Author Archives: grammy

About grammy

I am Paul's wife, Chad and Carrie's mom, Erica's mom-in-love, Ella's and Zion's grammy. I am a marriage and family therapist. I have been "emergent" since 1959 when my sunday school teacher didn't have a good answer to the question, "But what about the poor kid in deepest, darkest Africa who has never heard about Jesus?" I just didn't know there was a word for what I was until recently!

54 Tidbits About Grammy

grammy tat
1. I sang in hootenannies for remote Nike sites in Alaska when I was a teenager. I wasn’t that good a musician but I was easy on the eyes—especially for servicemen who hadn’t seen any non-Eskimo female for several months.

2. When I was 27, my older and younger brothers were both killed while flying drugs up from South America across San Diego. While my mother told friends they had died on a camping accident (“THIS was no boating accident!”), my father was stalking the lawyer who financed the drug trip; he was packing heat and fully intended to kill him.

3. I have a little rose tattoo on my shoulder that involved a lunch with my best friend in Santa Barbara many years ago where too much alcohol was consumed. By the time we had sobered up, it was a fait accompli. Upon returning home, with my tail between my legs, I confessed the deed, showed it to Paul, who wisely mused, “Well…I guess I have to change my opinion of women who have tattoos now!”

4. In 1971, I drifted over to the “Celebration of Life” rock festival near the Atchafalaya River near Baton Rouge, Louisiana, and ingested enough pills to kill an elephant, with the express purpose of finding out, one and for all, if there was life after death. That experiment ended in a 3-day sleep and my best girlfriend spiriting me away to California for “counseling.” (Yeah, ya THINK???)

5. I was molested for some time between 6 and 7 years of age (Debbie Downer…waa-waa…).

6. My first car (1970; I was 19) was a 1965 VW Bug. Car insurance was something very rich people had. I held up lace and spray painted the car in egg shell blue. The engine caught fire late one night when Chad was a baby. Damn, I loved that car!

7. During the early 70s, when the cost of an airline ticket was out of the question, I would drive my Bug 1800 miles straight to Louisiana (parents) because I couldn’t afford to stop at a motel. During that long 800-mile stretch across west Texas, I had some pretty interesting hallucinations.

8. I used to clean up and bandage the bloodied welts my father sliced into my sister’s back during one if “razor strap” rages (waa-waa…).

9. Except for a few years off when the kids were little, I have worked since age 15. My first job was maid service at a cheap motel in Fairbanks, and involved a game called “How quietly can I sneak around so that the lecherous manager doesn’t know which room I’m making up right now?” Between 15 and 24, I worked in just about every entry level job a female can hold.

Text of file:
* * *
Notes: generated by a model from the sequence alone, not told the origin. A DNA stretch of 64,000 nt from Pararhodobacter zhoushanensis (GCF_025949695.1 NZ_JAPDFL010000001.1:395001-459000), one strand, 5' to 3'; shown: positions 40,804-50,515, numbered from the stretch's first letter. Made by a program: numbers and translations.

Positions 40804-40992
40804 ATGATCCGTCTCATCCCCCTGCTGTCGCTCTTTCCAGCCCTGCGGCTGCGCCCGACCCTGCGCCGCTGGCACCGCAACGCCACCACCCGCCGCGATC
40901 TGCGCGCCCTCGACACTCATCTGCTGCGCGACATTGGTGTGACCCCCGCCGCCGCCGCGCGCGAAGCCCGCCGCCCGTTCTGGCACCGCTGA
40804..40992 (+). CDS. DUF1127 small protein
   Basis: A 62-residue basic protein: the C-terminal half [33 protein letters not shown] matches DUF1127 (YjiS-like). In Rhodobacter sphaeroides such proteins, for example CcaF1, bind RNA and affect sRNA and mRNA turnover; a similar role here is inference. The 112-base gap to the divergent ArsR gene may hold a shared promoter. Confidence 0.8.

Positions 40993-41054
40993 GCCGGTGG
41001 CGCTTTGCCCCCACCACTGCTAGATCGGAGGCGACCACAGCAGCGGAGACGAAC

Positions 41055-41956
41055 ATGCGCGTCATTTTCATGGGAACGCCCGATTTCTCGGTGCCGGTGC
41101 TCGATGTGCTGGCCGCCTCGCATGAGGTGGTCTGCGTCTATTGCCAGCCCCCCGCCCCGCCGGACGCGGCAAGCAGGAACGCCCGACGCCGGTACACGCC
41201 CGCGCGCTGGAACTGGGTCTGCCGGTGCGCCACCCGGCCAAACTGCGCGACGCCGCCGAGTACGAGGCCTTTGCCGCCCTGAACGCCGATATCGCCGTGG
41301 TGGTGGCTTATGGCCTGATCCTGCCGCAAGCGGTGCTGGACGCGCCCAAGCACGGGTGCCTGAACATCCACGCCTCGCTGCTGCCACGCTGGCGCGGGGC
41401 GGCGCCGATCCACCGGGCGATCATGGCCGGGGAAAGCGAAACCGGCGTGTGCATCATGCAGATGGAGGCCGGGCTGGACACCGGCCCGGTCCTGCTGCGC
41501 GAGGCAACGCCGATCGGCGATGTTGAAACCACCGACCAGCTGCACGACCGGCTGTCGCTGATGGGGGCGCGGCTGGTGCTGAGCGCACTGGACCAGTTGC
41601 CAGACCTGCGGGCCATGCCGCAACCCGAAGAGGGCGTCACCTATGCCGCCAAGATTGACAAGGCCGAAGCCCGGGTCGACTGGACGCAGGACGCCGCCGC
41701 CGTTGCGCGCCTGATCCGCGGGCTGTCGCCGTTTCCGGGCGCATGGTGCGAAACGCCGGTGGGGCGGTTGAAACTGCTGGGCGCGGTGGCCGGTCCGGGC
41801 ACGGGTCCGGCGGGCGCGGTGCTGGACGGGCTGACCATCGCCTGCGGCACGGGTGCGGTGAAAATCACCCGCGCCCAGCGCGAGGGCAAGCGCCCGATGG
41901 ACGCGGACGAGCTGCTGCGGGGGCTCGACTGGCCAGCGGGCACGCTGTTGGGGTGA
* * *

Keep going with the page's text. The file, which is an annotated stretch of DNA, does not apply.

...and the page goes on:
10. Venice is the most romantic city I’ve ever been to. I could sit outside with a drink and some smokes and watch people for hours and hours.

11. I was attacked once (age 19) when I was alone in a Laundromat. I beat the snot out of him with a pillowcase, screaming at decibel levels I didn’t know I had in my repertoire. I am woman; hear me roar.

12. My father was a B24 pilot in WWII who was one of the few who came back during the Ploesti raids. Later he and his crew were shot down over Germany, where he spent the last 18 months of the war in a POW camp.

13. I was born in Biloxi, Mississippi but lived in Fairbanks, Alaska from ages 3 to 16. Yes, I experienced the great Alaskan earthquake. Ask me about it sometime.

14. I attended 3 different high schools and 7 different colleges & universities.

15. I stayed up all night during John Glenn’s 1962 historic trio of earth orbits, and passionately wanted to become an astronaut from that moment forward. But girls weren’t allowed to be astronauts, so I never even dreamed of pursuing that dream. I DO, however, still have a life goal of going up in a shuttle before I’m senile. I figure this will pretty much screw up my kids’ inheritance (he he he).

16. A few years ago I started writing a sci fi novel.

17. I was the third of five kids. I was my dad’s favorite. I’m the only kid who escaped the wrath of the almighty razor strap.

18. It’s all about Kaluha Sours.

19. My first public appearance was age 5 for a Christmas show at Fairbanks, Alaska’s one and only cracker box theater. I sang that most ancient and beloved of all Christmas carols, “You Better Watch Out.”

20. I went by my real name “Teresa” until age 16.

21. I have a pretty serious crush on my granddaughter, Ella.

22. I love working for myself and by myself. Early in life I vowed I would somehow position myself to never, ever, ever again have to work in an office full of women.

23. When the Beatles came on the Ed Sullivan Show, my father turned the TV off midway through their first song. I don’t think I ever hated my father as much as I did in that cruel moment. I was 13.

24. My kids don’t understand how I could have gone through the 60s and 70s counterculture, know every song TUNE, but not the lyrics. I used to think I just had a bad memory. But I think it’s because I was just plain stoned the whole time and never listened to the words in the first place.

25. It’s hard to come up with 100 things. How did those other people do it???

26. My grandson, Zion, is a complete and utter character. He makes me laugh out loud. He is so…all boy…compared to Ella!

27. I have a book fetish. I don’t know how not to order a book from once I get it into my head that I must possess it.

28. When my…sainted mother moved in with us 3 years ago, I ordered every Nebula Award winning sci-fi from 1950 to the present. It was cheaper than street vicodin.